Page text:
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Just look at that. One day I tell you that Mild wasn't usually sold in bottles, at least not under the name Mild, and here's proof that it sometimes was. I blame the Hull Brewery for bottling their Mild and making me look a liar.

Hull Men's Prank Was Not Funny

"This is a very unfortunate case. It is put down as a bit of fun; but it is not funny, you know; and I should have thought you could have afforded to buy your beer. You will all pay a fine of £1, and refund the cost of the beer and the broken bottles. And for God's sake think before you do such a thing again: it is not worth risking your characters."

The chairman of the Bench at the Hull Police Court, Mr J. F. Haller, said this when three men, Cyril Short, of George's-ave., Springburn-st., Lawrence Palmer, of Steynburg-st.. and William Castleton, of Brunswick-ave., Franklin-st., were charged with stealing a case containing 18 pint bottles of mild ale. All three men pleaded guilty.

Inspector J. E. Huxley, prosecuting, said that the beer was being delivered to the Cleveland club, and the lorry driver left several cases, to be delivered, on the pavement. When he checked them, one was missing. Seen by the police the men admitted to the theft, saying that they had been drinking most of the afternoon, and took it as a joke, drank the beer, and were afraid to return the case. The total value of the property was £2 0s 6d.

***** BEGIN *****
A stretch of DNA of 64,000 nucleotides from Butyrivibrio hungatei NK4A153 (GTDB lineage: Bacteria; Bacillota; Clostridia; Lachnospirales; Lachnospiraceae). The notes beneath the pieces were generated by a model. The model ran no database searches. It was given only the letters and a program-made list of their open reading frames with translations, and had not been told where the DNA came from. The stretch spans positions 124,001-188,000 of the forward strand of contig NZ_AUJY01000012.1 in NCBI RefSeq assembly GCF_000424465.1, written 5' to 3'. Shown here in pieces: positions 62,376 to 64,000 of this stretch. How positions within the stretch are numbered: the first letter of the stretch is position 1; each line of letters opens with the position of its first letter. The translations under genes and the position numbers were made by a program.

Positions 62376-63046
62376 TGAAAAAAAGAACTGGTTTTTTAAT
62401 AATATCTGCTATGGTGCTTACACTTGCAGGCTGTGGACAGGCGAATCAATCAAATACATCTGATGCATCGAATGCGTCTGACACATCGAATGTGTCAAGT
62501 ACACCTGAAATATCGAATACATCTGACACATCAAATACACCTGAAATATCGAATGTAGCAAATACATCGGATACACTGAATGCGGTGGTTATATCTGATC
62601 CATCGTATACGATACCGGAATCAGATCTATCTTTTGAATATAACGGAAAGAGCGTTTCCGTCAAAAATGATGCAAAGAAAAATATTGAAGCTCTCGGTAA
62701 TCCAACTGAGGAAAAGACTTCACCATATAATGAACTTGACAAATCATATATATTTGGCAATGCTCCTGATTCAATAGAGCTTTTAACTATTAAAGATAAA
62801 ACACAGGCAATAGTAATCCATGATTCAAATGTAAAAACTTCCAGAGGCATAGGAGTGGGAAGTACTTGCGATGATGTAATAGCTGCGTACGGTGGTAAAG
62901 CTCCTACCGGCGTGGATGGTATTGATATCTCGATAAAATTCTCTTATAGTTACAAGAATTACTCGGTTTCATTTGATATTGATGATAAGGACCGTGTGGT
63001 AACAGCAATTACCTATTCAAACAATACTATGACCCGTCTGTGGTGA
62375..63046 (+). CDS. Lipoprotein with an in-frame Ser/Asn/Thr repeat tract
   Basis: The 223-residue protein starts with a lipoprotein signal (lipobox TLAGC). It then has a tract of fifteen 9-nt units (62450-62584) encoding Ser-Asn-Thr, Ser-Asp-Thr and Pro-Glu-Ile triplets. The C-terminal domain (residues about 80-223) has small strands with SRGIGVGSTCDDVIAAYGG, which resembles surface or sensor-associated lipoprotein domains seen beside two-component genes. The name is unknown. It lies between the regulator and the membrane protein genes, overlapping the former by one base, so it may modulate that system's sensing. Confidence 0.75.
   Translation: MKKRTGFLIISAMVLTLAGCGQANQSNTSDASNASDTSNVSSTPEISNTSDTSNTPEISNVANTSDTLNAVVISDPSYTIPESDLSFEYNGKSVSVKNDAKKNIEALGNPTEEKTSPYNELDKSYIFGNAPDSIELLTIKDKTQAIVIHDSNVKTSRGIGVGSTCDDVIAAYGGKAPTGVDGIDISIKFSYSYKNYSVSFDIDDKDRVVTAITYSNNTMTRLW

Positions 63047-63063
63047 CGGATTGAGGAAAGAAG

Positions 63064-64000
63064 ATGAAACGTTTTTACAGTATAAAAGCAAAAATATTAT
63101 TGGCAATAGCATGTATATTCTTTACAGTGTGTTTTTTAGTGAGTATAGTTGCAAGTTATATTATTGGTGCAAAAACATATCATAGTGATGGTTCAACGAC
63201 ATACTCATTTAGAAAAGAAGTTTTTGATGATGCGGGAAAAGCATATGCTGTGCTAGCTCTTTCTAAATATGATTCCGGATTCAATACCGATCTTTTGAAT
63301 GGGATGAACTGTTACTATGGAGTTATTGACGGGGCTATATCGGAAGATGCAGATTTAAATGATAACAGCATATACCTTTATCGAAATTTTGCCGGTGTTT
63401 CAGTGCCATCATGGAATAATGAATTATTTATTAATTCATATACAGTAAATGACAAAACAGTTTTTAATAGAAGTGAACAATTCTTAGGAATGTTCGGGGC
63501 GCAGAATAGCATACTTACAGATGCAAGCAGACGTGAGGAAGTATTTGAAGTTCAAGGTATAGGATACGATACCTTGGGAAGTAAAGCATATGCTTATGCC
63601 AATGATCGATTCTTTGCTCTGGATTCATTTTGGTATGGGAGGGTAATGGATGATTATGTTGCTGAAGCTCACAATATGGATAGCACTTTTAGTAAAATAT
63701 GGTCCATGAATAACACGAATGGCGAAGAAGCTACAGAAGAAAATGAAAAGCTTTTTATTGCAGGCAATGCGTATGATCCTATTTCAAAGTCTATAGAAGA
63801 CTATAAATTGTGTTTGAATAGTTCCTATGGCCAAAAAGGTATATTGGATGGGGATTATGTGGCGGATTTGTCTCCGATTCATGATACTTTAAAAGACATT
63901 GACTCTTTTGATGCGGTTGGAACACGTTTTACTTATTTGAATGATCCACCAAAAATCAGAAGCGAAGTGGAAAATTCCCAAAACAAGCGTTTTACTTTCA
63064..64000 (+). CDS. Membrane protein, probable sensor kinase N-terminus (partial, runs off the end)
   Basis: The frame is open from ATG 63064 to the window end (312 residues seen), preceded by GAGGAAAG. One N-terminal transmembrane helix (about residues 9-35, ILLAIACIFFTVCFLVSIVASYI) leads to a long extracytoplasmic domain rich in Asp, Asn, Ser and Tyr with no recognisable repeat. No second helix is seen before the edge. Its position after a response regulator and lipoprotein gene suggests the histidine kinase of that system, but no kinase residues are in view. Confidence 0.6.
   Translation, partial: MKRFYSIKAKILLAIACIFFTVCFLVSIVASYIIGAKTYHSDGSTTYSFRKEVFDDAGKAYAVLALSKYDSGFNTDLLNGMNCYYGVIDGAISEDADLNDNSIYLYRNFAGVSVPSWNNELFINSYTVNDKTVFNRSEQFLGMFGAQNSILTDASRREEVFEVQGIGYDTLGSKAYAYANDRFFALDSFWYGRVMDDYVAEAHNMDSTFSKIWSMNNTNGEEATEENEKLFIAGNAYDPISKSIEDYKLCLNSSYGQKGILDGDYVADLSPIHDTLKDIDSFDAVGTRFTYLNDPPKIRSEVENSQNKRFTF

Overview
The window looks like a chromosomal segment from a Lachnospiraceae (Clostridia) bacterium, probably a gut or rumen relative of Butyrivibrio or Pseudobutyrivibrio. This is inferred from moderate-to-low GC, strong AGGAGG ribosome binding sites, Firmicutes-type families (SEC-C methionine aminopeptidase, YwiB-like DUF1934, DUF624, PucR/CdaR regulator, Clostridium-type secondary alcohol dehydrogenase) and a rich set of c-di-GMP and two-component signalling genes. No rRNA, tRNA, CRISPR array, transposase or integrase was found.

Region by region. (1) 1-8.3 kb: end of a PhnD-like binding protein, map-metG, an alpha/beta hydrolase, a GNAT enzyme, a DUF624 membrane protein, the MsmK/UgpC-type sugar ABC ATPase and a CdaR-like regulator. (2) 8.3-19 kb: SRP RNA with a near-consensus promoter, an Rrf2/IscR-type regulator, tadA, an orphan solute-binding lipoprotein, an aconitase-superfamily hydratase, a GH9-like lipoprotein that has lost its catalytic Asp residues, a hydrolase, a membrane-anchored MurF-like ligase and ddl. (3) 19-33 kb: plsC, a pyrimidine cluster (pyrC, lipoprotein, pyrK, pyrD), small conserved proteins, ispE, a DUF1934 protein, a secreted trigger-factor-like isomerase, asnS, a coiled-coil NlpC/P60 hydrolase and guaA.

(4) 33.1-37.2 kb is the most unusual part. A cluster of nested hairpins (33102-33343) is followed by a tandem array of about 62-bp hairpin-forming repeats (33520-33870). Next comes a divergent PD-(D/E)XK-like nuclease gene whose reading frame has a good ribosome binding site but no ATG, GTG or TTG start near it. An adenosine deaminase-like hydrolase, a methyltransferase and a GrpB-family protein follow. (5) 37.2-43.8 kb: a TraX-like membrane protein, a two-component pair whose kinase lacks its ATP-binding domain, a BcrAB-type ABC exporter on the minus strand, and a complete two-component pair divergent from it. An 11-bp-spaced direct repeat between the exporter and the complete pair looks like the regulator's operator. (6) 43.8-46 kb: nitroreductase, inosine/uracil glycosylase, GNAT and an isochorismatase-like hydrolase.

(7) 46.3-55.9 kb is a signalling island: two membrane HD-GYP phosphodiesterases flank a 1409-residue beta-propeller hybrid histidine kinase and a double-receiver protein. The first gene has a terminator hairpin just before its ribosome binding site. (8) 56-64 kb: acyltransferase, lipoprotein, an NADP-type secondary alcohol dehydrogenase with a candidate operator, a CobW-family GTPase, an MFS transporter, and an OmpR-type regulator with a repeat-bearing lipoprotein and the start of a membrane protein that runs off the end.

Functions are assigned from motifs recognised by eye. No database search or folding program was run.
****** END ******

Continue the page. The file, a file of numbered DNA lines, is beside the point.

The three men told the court yesterday that they were willing to repay the money for the broken bottles, and the beer, and were sorry for what seemed at the time to be a foolish prank."
Hull Daily Mail - Friday 17 September 1943, page 3.
If I read this correctly, they just left a stack of crates on the pavement by the club. I suspect if anyone did this today, it wouldn't be a single crate that walked. The whole lot would have been gone in a flash.

Breaking bottlesd was a pretty irresponsible act during the war when there was a shortage of glass. I'm surprised that wasn't mentioned in court.